K2 Ally Helmet Review
The K2 Ally Helmet is a women’s specific ski/ride helmet that is actually sized for a women’s head. The K2 Ally Helmet is not only perfectly sized, available in XS, S, and M, it also extremely lightweight at 394 grams or 13.9 ounces. Don’t let the lightweight and smaller size fool you; it is also packed with awesome features, making the K2 Ally my go to helmet for this winter.
K2 Ally Helmet Features
The K2 Ally Helmet features the K2dialed Fit System, which allows the wearer to get a customized fit, all the way around with a twist or crank of a dial featured at the base of the helmet in the rear. The adjustment system is easy to operate with one hand and adjusts evenly around your head to avoid any pressure or tension points that may cause headaches. Above is a graphic of how the system works. The chin strap also features an easy loop pull, which allows you to shorten the strap with one hand, when needed and the extra flap can be easily stowed under one of the elastic straps on the chin rest.
The K2 Ally Helmet, despite being lightweight, keeps your noggin plenty warm thanks to its’ soft micro-fleece liner. The liner features soft fleece over the ears, forehead, along the center of the helmet, and at the rear. Breathable mesh is featured at the top right and left, in the high heat areas. The transition between soft fleece and mesh is seamless, no odd pokes or uncomfortable zones, thanks to flat lock seams. The liner is integrated with the adjustment system and audio system, and can easily be removed for washing (which I have yet to do) and reinstalled in a few minutes. The ear flaps provide excellent coverage over the ears; yet on super cold days I have been adding a Buff or baclava underneath, with plenty of room to spare thanks to the adjustment system. The chin strap also features the super soft fleece to prevent any awkward rubbing.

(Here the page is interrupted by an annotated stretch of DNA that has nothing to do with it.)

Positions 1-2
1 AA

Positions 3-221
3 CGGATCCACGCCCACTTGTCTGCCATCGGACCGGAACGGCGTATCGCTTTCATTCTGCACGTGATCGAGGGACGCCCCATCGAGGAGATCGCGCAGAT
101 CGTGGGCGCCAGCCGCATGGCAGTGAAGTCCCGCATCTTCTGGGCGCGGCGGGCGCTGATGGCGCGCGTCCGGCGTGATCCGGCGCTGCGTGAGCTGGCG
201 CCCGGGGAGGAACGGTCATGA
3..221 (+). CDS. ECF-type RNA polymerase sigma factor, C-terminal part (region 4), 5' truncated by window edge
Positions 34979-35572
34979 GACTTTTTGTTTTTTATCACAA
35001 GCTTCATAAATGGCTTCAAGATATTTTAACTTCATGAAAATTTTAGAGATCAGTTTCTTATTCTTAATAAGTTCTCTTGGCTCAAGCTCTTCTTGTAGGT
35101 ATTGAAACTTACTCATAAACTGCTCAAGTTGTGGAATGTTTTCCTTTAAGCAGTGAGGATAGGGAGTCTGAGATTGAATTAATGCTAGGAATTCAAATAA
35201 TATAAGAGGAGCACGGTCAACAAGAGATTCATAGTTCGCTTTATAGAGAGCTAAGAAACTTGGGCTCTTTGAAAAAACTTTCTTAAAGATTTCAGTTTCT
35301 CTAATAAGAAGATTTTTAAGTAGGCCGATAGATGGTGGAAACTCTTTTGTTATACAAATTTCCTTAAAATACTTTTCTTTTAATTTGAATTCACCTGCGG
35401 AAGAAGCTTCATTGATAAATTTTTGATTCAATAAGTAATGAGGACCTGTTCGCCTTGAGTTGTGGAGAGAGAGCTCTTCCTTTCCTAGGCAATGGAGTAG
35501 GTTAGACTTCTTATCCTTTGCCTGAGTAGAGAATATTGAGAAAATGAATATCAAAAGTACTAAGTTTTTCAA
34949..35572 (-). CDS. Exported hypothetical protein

The Ally Helmet keeps your head warm, fits well, and keeps your day interesting with a pre-installed audio system. Music while skiing? Yes, please! I always avoided ear buds with my other helmets because I felt that it was such a hassle to put the ear buds into the helmet and remove them each day. K2 has you covered with their very own Level 3 Baseline Audio system: the earpads feature low profile speakers that are virtually unnoticeable and a small audio port in the rear of the helmet to connect to your device. The device cord is a generous length and allows me to stash my phone in a chest pocket or down in my ski pants, without tugging on my head or feeling restricted. The cord features a volume control and a pause/play feature that allows you to use your phone remotely. I have yet to use the hang up/answer functions with the audio set up, as my iPhone works best in airplane mode on the mountain to avoid a drained battery within 2 hours. There is no skip button, so make sure to put your music on a playlist that you plan to enjoy all day long. The volume of the speakers is adequate, as I like to be able to hear others on the lifts and on the slopes. If you are hard of hearing or love to rock out with loud tunes, the speakers will not do that for you, even with the music up full on your device plus the speakers turned up. I think this is a good thing, keeping people safe and aware on the slopes.
Style and Function
The K2 Ally Helmet is available in three colors for the 2013-2014 season; red, white, and black. I tested out the red helmet and loved its’ shine and simplicity. There is a small lip or brim to keep that features a teal accent color and two vents along the front and rear. The white and black colors appear to have more of a matte finish and additional graphic details.
I have tried the K2 Ally Helmet with my new K2 Captura goggles and there is no gap when using the K2 combo. I have also paired the helmet with my Smith I/OS and Bolle Duchess goggles, and there is a very small gap between the goggle lens and the helmet with both, but almost unnoticeable.
The K2 Ally Helmet retails for $129 and is a great option for ladies that want protection, style, warmth, and tunes while on the slopes.